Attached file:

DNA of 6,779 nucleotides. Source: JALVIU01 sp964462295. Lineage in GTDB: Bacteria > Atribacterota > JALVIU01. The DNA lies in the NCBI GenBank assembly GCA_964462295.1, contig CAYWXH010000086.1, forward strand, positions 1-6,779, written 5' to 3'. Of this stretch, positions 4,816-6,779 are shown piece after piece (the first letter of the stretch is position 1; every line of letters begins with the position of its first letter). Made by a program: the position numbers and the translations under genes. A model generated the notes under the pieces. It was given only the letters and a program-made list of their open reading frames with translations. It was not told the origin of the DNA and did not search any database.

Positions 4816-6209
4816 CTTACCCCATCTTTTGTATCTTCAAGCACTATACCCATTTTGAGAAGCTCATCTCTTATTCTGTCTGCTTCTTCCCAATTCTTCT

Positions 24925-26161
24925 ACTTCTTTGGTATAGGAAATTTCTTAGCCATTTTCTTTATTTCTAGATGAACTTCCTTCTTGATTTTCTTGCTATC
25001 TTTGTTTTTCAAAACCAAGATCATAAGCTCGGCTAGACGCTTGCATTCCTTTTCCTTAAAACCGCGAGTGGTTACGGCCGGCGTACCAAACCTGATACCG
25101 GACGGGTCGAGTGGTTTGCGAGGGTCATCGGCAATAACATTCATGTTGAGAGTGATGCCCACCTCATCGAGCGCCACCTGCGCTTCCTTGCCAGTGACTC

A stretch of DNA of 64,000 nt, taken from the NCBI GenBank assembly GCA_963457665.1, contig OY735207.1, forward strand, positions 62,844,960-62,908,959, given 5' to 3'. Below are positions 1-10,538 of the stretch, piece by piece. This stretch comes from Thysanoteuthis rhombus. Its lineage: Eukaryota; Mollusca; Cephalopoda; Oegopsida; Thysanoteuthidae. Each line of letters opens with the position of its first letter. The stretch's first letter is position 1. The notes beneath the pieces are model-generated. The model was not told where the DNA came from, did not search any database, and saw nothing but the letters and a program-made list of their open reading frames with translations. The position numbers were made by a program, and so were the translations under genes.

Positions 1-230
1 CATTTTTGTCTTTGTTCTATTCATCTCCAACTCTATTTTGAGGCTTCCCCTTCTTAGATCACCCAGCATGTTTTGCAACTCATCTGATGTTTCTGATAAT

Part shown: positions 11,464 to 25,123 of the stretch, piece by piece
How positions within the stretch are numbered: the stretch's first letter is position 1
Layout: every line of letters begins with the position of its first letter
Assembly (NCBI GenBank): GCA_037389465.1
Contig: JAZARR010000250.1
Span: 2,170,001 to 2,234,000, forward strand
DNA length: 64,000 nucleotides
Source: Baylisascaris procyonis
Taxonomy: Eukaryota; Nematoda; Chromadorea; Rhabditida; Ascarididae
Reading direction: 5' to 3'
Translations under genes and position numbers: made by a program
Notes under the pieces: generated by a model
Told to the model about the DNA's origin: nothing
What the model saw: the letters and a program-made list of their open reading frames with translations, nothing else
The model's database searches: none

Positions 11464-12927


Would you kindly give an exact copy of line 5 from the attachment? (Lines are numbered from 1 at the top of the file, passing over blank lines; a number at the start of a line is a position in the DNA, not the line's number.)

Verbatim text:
24925 ACTTCTTTGGTATAGGAAATTTCTTAGCCATTTTCTTTATTTCTAGATGAACTTCCTTCTTGATTTTCTTGCTATC